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Post-MI Ventricular Arrhythmia Increases Death Risk Sixfold

Identifying those at high risk could greatly improve outcomes

WEDNESDAY, April 12 (HealthDay News) -- Ventricular arrhythmias (VA) are common after myocardial infarction (MI) and increase mortality risk sixfold, according to a study published in the April issue of the American Heart Journal.

Danielle M. Henkel, M.D., of the Mayo Medical School in Rochester, Minn., and colleagues analyzed data on 2,317 people with incident MI recorded between 1979 and 1998, and categorized ventricular arrhythmias as primary ventricular fibrillation (VF), nonprimary VF and ventricular tachycardia (VT).

In all, 7.5 percent of the sample experienced VA, of which 3.6 percent were nonprimary VF, 2.1 percent primary VF and 1.8 percent VT. Factors associated with VA were younger age, female sex, higher Killip class, ST elevation and atrial fibrillation. The condition was associated with increased risk of death at 30 days but did not have an effect on mortality rates over a longer time frame. There was a decline in the incidence of VF over time, but there was no change in the incidence of VT.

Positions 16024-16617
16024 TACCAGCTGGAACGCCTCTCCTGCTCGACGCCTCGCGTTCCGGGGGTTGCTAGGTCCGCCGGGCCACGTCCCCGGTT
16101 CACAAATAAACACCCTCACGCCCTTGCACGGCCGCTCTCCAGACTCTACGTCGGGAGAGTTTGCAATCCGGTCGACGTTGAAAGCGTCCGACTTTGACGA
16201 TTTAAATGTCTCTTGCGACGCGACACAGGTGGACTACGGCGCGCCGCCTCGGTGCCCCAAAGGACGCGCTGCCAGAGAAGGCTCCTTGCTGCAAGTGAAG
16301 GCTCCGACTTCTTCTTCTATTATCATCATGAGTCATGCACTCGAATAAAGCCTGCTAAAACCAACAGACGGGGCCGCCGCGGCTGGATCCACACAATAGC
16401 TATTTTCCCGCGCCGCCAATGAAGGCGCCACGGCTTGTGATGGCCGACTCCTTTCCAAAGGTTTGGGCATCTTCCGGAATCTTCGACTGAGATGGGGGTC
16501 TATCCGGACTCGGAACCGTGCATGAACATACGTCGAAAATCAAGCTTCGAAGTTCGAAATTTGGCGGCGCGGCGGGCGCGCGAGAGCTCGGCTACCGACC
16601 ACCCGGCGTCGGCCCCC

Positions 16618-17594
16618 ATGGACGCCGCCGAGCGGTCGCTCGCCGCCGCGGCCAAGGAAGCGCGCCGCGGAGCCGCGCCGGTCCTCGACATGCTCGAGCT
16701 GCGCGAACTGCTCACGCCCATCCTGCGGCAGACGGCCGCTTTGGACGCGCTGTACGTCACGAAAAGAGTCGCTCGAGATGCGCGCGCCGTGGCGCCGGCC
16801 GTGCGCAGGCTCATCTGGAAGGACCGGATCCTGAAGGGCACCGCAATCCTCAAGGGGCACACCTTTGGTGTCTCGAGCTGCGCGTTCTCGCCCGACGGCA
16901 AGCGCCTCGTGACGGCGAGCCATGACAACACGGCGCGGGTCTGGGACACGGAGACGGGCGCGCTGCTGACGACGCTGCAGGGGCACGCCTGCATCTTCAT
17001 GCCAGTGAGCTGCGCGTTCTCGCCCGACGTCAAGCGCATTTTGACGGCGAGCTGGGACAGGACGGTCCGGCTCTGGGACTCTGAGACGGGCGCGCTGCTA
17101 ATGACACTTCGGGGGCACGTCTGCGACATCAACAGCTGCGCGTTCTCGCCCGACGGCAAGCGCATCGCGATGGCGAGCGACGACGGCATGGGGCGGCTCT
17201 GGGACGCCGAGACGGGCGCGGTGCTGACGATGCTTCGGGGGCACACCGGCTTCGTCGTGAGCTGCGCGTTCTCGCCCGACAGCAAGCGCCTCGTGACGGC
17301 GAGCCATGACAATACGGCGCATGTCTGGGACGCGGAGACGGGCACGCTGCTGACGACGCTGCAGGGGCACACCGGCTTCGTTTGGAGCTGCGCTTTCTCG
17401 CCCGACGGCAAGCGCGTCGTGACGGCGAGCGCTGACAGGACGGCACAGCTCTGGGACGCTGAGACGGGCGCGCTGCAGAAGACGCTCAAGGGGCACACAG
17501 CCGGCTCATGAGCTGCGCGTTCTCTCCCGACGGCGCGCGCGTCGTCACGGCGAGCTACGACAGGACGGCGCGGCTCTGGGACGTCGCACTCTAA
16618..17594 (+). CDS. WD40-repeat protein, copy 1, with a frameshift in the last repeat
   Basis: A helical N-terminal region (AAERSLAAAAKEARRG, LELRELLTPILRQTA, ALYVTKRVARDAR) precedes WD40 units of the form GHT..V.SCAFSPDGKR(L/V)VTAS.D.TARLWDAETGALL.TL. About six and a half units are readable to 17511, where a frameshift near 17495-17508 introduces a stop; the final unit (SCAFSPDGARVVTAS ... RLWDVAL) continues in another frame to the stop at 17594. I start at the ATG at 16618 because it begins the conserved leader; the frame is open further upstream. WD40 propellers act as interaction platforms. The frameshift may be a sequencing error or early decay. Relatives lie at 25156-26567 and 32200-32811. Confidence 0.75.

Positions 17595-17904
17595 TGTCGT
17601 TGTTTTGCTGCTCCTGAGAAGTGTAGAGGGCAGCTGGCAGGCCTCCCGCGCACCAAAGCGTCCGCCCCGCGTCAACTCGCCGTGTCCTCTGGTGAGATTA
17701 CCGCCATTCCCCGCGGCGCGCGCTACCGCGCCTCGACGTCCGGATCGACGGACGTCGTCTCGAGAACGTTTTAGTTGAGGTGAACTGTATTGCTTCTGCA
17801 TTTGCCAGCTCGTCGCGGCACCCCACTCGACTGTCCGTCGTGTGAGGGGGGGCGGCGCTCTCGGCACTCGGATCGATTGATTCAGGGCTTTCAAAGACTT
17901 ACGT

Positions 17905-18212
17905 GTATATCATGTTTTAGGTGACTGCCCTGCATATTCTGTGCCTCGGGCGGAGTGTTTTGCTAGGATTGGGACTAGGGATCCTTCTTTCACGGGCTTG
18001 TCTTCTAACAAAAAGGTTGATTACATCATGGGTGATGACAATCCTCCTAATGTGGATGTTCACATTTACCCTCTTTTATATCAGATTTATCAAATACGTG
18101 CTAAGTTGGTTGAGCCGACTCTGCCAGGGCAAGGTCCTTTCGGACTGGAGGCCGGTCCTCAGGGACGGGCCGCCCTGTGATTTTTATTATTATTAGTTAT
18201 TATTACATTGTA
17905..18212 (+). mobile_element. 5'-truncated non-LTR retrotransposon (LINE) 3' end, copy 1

"Ventricular arrhythmia after MI was associated with a sixfold increase in mortality. Thus, identification of high-risk MI survivors and prevention of VA could markedly improve outcomes," the authors conclude.

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